During the Bay of Bengal Economic Dialogue 2021 on, Post-COVID Challenges in the Bay of Bengal Region, Amb. Rajiv Bhatia, Distinguished Fellow, Foreign Policy Studies, Gateway House addresses the staggered growth of BIMSTEC, whilst also highlighting its potential as a regional grouping. He identifies the lack of political commitment, bureaucratic inertia and insufficient engagement of the Third Space and disregard for the region as a community as the chief obstacles to a successful initiative.
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Does India plan to remodel its Andaman & Nicobar Islands as a launching pad for future security operations to check growing Chinese inroads in the Indian Ocean Region? Development of the islands has long been ignored to India’s detriment, and their strategic position in the Indian Ocean, underutilised.
This year, India's defence diplomacy has ramped up. In 2015 alone there have been 18 military exercises- naval, army and air force- with 13 countries, among the largest engagements the country has had. Most significant is Japan joining the Malabar exercises in the Bay of Bengal and the first-ever maritime exercise with Australia. This is increasing India's presence from the Arabian Sea to the Bay of Bengal. As these exercises intensify India will be better positioned to handle regional security challenges.
Despite an early regional consensus on counter-terror, SAARC’s record in tackling terrorism remains dismal. With the widening network of terrorist groups in the subcontinent, it is imperative that India takes the lead in forging substantial counter-terrorism cooperation, particularly on the issue of financing
The rising number of anti-Muslim attacks in Sri Lanka has grave security implications for South Asia, including India. The Mahinda Rajapaksa government must take steps to address the situation immediately, even if it comes at the cost of losing votes
The recent elections in Sri Lanka’s Northern Province may not ensure the much-anticipated devolution of powers. Rajeshwari Krishnamurthy blogs about why the Indian government must ensure that domestic pressures do not adversely impact the New Delhi-Colombo equation or the internal politics of Sri Lanka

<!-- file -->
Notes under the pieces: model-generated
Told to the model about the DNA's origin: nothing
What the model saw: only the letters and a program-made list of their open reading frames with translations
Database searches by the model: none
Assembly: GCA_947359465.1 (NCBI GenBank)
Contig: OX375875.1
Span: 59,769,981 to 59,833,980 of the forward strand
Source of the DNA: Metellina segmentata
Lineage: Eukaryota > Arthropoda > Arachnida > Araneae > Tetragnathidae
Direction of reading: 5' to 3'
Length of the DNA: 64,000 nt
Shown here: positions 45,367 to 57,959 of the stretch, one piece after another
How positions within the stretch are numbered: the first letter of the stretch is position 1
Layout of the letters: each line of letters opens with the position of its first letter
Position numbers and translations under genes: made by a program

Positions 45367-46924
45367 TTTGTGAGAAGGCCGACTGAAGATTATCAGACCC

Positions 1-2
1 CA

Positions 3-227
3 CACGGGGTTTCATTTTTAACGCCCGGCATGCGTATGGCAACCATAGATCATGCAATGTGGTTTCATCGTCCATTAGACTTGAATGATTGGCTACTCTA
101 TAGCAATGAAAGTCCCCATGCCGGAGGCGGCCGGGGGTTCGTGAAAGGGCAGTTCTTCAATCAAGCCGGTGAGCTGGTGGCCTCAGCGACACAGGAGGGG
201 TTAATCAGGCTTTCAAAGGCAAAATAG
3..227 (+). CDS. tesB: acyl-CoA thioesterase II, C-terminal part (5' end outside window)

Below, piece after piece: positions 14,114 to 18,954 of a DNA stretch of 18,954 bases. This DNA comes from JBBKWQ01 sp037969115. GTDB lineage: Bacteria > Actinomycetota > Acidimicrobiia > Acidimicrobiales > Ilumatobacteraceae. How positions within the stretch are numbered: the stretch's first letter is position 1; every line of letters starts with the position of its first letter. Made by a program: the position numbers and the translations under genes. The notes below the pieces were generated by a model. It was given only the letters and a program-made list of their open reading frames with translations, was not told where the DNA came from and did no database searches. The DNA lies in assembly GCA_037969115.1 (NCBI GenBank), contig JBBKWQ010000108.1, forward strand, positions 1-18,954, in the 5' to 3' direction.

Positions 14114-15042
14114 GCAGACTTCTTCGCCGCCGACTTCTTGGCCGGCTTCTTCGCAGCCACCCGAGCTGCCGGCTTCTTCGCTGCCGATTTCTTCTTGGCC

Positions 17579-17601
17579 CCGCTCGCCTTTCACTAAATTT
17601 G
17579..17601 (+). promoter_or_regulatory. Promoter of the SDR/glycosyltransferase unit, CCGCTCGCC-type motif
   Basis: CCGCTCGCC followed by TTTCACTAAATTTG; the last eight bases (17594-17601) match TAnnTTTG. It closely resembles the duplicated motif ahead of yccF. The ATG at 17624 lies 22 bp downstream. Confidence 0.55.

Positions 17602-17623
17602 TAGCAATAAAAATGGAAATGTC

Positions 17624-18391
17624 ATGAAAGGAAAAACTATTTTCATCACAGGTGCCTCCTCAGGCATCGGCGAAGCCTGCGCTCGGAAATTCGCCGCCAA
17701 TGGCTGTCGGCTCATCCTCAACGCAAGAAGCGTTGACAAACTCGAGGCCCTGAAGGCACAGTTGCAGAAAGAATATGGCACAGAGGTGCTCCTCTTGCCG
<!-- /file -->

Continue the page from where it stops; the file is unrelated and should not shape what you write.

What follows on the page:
The map – Asia’s Strategic Corridors to India – has emerged from Gateway House’s study of India’s strategic links with other parts of Asia. It highlights the progress India has made in forging multiple links with six strategic regions – Central Asia, West Asia, East Africa, South-East Asia, East Asia, and our immediate neighbourhood
The U.S. Secretary of State’s visit to India comes at a time when India is witnessing significant realignments in its domestic politics while the U.S. is busy tackling its cyber-spying allegations. Amidst these preoccupations, will the upcoming India-U.S. talks churn out substantive outcomes?
In the last few months, South Asia has gone from being just a global security headache, to a region with new possibilities. Teresita C. Schaffer, former US ambassador to Sri Lanka, and Howard Schaffer, former US ambassador to Pakistan and Bangladesh, discuss the major challenges that confront the US in South Asia.
After winning a decades-long war in 2009, President Mahinda Rajpakse leveraged his popularity to assume greater powers for himself by amending the Constitution, making him virtually leader-for-life. Could this lead to one-party rule? And what will this mean for Sri Lanka and its Tamil minority?